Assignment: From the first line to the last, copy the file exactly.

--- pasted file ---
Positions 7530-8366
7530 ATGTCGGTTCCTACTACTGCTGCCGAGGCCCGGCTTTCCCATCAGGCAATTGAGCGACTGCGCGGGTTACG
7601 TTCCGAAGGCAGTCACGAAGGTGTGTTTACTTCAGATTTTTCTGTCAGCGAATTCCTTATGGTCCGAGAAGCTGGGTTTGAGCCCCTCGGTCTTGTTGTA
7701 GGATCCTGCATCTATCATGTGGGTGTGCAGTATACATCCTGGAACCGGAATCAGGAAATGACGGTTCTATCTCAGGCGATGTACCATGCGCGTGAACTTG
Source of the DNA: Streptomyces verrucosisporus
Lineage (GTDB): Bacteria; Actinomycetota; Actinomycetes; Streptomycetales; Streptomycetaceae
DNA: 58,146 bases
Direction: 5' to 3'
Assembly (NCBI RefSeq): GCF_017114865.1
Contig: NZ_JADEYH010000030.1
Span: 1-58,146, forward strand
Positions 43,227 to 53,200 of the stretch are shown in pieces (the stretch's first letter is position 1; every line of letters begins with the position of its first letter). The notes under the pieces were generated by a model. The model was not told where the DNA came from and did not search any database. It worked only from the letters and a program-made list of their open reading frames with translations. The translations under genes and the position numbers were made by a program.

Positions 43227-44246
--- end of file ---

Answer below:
Positions 7530-8366
7530 ATGTCGGTTCCTACTACTGCTGCCGAGGCCCGGCTTTCCCATCAGGCAATTGAGCGACTGCGCGGGTTACG
7601 TTCCGAAGGCAGTCACGAAGGTGTGTTTACTTCAGATTTTTCTGTCAGCGAATTCCTTATGGTCCGAGAAGCTGGGTTTGAGCCCCTCGGTCTTGTTGTA
7701 GGATCCTGCATCTATCATGTGGGTGTGCAGTATACATCCTGGAACCGGAATCAGGAAATGACGGTTCTATCTCAGGCGATGTACCATGCGCGTGAACTTG
Source of the DNA: Streptomyces verrucosisporus
Lineage (GTDB): Bacteria; Actinomycetota; Actinomycetes; Streptomycetales; Streptomycetaceae
DNA: 58,146 bases
Direction: 5' to 3'
Assembly (NCBI RefSeq): GCF_017114865.1
Contig: NZ_JADEYH010000030.1
Span: 1-58,146, forward strand
Positions 43,227 to 53,200 of the stretch are shown in pieces (the stretch's first letter is position 1; every line of letters begins with the position of its first letter). The notes under the pieces were generated by a model. The model was not told where the DNA came from and did not search any database. It worked only from the letters and a program-made list of their open reading frames with translations. The translations under genes and the position numbers were made by a program.

Positions 43227-44246